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Water withdrawal from deep soil layers: a key strategy to sustain growth during dry seasons in tropical Eucalyptus plantations

Christina M., Stape J.L., Le Maire G., Duursma R.A., Campoe O.C., Bouillet J.P., Laclau J.P., Nouvellon Y., Lambais G.R.. 2013. San Francisco : AGU, 1 p.. AGU Fall Meeting, 2013-12-09/2013-12-13, San Francisco (Etats-Unis).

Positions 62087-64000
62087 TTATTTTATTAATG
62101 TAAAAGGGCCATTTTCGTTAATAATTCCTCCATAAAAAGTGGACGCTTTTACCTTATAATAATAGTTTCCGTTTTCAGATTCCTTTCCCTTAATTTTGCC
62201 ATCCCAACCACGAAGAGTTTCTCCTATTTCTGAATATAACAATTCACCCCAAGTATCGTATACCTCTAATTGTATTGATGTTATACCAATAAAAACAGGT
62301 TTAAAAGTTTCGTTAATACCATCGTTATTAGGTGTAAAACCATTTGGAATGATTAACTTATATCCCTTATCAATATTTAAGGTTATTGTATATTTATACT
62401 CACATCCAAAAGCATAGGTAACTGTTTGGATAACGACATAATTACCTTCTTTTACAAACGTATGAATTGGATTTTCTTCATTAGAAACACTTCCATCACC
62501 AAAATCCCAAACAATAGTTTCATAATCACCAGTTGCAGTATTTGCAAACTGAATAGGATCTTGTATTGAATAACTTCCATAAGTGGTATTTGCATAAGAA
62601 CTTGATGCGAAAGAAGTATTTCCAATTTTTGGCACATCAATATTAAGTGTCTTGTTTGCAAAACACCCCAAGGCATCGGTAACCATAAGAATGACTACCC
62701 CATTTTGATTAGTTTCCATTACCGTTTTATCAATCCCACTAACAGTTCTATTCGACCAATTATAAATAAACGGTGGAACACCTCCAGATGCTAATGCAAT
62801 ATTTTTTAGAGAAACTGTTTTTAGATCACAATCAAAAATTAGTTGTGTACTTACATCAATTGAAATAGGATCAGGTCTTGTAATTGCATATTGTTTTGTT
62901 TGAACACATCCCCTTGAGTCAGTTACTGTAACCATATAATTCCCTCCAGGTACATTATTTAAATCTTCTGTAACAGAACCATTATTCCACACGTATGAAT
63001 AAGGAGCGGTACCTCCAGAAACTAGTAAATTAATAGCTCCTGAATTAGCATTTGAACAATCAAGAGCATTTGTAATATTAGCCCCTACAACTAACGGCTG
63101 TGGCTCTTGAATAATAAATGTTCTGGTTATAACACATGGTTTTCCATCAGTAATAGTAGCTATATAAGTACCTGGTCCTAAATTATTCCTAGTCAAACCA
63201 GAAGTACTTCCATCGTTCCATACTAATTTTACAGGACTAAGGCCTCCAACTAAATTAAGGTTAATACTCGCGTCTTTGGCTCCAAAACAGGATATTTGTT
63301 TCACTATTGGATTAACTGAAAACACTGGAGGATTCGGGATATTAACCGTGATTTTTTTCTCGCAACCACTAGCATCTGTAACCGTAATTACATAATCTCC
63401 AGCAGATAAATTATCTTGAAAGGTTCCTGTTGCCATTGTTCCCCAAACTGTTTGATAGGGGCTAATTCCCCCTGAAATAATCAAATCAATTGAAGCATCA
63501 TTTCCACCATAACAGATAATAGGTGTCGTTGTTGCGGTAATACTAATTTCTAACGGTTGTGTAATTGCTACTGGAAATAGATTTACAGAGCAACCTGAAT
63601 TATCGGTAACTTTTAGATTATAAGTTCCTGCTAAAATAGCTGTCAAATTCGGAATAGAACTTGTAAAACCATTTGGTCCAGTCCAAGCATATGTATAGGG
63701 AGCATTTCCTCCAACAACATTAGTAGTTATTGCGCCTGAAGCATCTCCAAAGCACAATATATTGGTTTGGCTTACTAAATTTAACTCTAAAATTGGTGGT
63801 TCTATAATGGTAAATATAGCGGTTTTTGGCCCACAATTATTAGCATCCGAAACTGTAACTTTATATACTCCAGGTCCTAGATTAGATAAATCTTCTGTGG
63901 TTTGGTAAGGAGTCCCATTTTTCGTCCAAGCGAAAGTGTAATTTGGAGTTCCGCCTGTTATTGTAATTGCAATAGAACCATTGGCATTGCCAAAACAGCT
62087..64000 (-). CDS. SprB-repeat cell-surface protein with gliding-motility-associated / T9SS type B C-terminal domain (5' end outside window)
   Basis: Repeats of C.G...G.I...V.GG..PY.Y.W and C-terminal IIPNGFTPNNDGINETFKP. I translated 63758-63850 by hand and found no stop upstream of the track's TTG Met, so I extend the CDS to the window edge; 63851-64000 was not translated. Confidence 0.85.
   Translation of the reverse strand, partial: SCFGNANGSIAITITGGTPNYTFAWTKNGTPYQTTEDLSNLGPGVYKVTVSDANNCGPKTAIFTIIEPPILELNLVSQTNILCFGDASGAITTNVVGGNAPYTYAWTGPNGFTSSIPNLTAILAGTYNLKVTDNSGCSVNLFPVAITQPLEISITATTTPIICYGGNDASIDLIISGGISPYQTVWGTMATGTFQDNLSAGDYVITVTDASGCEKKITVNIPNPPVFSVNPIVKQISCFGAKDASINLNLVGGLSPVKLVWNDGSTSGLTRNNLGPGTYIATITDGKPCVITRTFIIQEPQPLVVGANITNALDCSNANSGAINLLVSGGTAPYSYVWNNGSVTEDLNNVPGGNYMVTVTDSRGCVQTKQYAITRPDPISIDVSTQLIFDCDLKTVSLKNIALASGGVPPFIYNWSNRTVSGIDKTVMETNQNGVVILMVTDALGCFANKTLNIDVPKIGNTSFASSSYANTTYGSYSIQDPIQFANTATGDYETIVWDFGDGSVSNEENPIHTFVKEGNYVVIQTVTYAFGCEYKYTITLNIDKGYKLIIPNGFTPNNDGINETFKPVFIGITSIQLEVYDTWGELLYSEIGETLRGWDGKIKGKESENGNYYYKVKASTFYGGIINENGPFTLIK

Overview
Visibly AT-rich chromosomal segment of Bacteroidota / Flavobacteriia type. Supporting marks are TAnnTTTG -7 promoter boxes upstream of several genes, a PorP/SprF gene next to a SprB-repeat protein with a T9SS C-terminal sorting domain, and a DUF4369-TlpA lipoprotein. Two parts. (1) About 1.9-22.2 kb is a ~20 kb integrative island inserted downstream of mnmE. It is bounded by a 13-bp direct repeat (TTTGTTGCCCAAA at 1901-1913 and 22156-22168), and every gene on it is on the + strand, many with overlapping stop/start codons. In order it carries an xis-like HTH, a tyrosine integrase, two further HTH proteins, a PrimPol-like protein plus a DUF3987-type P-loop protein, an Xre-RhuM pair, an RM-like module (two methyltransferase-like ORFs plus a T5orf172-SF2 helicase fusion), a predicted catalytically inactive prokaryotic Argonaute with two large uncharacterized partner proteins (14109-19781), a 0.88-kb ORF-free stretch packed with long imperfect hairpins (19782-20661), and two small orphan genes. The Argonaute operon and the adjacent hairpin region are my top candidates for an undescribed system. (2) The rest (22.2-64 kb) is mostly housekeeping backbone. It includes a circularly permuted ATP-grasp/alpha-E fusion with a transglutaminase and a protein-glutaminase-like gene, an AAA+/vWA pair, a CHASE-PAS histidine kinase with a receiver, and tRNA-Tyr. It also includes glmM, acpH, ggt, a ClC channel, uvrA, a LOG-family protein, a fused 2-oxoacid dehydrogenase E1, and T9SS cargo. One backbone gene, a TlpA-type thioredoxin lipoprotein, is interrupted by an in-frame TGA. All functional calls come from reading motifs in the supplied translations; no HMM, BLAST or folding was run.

Little is known about the role of very deep roots to supply the water requirements of tropical forests. Clonal Eucalyptus plantations managed in short rotation on very deep Ferralsols are simple forest ecosystems (only 1 plant genotype growing on a relatively homogeneous soil) likely to provide an insight into tree water use strategies in tropical forests. Fine roots have been observed down to a depth of 6 m at age 1 year in Brazilian eucalypt plantations. However, the contribution of water stored in very deep soil layers to stand evapotranspiration over tree growth has been poorly quantified. An eco-physiological model, MAESPA, has been used to simulate half-hourly stand water balance over the first three years of growth in a clonal Eucalyptus grandis plantation in southern Brazil (Eucflux project, State of São Paulo). The water balance model in MAESPA is an equilibrium-type model between soil and leaf water potentials for individual trees aboveground, and at the stand scale belowground. The dynamics of the vertical fine root distribution have been taken into account empirically from linear interpolations between successive measurements. The simulations were compared to time series of soil water contents measured every meter down to 10m deep and to daily latent heat fluxes measured by eddy covariance. Simulations of volumetric soil water contents matched satisfactorily with measurements (RMSE = 0.01) over the three-year period. Good agreement was also observed between simulated and measured latent heat fluxes. In the rainy season, more than 75 % of tree transpiration was supplied by water withdrawn in the upper 1 m of soil, but water uptake progressed to deeper soil layers during dry periods, down to a depth of 6 m, 12 m and 15 m the first, second and third year after planting, respectively. During the second growing season, 15% of water was withdrawn below a depth of 6 m, and 5% below 10m. Most of the soil down to 12m deep was dried out the second year after planting and deep drainage was negligible after 2 years. As a consequence, during the third year after planting only 4% of water was taken up below 6m. However, during the dry season, this deep water still supplied 50% of water requirements. Our results show that deep fine roots of E. grandis play a major role in supplying tree water requirements during extended dry periods. Large amounts of water are stored in the whole soil profile after clear cutting and the fast exploration of deep soil layers by roots make it available for tree growth. After canopy closure, precipitation becomes the key limitation for the productivity of these plantations grown in deep sandy soils. Our results suggest that a territorial strategy leading to a fast exploration of very deep soil layers might provide a strong competitive advantage in regions prone to drought.

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